Review Summary: The Subhumans return with their first album of new material in 20 years! The band is back with blazing drums and guitars that tear through 13 songs in 41 minutes. Good stuff.
It’s been nine years since singer Dick Lucas and the anarchist U.K. punk band The Subhumans reformed for touring, and 20 years since the band released an album of new material. With punk rock all but squandered by the eyeliner-wearing MTV faithful, Internal Riot arrives just in time to remind us what a punk band is supposed to sound like, rather than what they’re supposed to look like.
The screaming jets and guitars in the beginning of “This Year’s War” make it clear that time hasn’t slowed The Subhumans down, as they sound angrier than ever. The moaning guitars and furious drumming sound like the blast of a well-timed bomb. The band delivers 13 songs in 41 minutes without leaving out a single target in Dick Lucas’ raspy assault.
Lucas paints his ugly picture of America with lines like “There’s war in the headlines, there’s war in the heads. The leaders will feed us ‘til we’re overfed.” His stories focus on the atrocities of war and violence, and instead of simply pointing out the problem like too many of the bands releasing political-tinted albums today, Lucas’s lyrics actually point to solutions.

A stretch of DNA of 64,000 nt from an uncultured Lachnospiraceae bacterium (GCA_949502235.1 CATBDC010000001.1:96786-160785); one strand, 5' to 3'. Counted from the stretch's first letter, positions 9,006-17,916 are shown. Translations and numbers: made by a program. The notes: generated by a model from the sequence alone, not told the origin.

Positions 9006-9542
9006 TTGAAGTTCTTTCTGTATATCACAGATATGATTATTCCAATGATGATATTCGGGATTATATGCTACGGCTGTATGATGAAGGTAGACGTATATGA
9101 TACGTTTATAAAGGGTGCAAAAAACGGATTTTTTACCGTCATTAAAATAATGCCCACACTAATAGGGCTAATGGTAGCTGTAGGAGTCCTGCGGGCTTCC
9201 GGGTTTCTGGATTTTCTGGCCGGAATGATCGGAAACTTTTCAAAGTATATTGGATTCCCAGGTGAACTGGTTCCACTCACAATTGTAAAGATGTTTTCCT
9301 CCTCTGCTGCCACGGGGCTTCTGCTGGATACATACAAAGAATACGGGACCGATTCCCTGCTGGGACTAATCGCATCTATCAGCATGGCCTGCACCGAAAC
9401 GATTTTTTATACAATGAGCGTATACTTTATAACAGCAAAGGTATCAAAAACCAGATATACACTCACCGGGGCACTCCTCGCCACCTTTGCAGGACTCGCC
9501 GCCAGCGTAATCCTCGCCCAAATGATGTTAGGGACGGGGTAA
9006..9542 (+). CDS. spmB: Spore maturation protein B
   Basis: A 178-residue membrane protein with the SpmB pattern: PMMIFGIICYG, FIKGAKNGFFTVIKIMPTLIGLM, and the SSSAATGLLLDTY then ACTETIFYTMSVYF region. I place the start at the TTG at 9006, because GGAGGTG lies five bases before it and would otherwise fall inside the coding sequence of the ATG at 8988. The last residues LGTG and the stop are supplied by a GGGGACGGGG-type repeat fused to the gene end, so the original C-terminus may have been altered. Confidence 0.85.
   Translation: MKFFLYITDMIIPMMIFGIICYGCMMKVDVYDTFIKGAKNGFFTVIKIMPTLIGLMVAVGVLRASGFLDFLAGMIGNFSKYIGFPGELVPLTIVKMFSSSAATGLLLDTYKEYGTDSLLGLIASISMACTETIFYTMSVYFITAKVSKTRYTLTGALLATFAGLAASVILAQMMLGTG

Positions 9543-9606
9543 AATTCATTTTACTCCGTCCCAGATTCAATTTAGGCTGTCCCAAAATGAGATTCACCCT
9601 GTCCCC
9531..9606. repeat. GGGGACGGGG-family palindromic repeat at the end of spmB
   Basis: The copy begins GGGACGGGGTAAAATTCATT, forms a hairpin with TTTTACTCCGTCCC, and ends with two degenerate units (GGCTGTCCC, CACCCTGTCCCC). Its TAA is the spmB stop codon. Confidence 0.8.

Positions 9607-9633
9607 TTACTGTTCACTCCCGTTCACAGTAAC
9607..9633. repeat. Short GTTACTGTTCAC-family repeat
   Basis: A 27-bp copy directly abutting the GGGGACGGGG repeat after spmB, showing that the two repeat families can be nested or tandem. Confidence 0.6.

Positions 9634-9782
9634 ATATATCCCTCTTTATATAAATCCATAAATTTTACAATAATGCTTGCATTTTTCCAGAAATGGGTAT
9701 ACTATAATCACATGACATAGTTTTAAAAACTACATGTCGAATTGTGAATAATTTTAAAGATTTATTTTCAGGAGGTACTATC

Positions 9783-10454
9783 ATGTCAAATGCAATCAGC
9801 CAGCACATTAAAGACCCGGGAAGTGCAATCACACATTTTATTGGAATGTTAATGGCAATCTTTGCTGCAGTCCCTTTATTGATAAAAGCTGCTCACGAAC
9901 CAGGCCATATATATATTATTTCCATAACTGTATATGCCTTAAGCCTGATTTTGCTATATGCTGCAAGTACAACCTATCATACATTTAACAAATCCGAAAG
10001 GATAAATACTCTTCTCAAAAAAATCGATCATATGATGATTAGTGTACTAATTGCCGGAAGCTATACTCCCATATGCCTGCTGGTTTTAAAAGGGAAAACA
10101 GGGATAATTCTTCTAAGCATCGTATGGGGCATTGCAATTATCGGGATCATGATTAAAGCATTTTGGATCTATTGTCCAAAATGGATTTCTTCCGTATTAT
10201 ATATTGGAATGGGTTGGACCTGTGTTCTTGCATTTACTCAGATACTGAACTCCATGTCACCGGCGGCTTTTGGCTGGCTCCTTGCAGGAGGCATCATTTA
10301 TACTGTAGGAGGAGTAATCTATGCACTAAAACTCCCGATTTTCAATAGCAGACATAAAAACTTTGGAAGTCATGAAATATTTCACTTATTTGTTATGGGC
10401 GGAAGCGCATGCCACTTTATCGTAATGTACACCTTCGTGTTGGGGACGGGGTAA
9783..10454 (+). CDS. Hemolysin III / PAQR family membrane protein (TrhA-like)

The majority of the band’s social and political tirades discuss guns and bombs, but “Supermarket Forces” attacks the oversized grocery and department stores that impact local businesses. With Lucas screaming, “The price of all your favorite meals stays low, but now you can’t afford it,” one could assume he doesn’t do his shopping at K-mart.
As a whole, the band itself sounds very tight on the album. From the machine gun intro to “Culture Addict” to the simple-yet-effective guitar riffs on the title track, these middle-aged musicians sound like they’re still in their prime.
But the album is not strictly limited to two-minute cuts of punk fury. “Too Fat, Too Thin” showcases the band’s lesser-known ska sound, with a punchy bassline and upstroke guitars in a song that focuses on the media’s constant pressure for women to lose weight. If you would have approached the band in 1983 and told them that one day they’d be the heroes of anorexic teenage girls everywhere, do you think The Subhumans would still be around in 2007?
With a rich history embedded in the roots of punk rock, and a new album that proves that they haven’t lost their grasp on what’s happening in the world, The Subhumans have managed to stay relevant while showing today’s sugar-coated punk bands what’s really going on.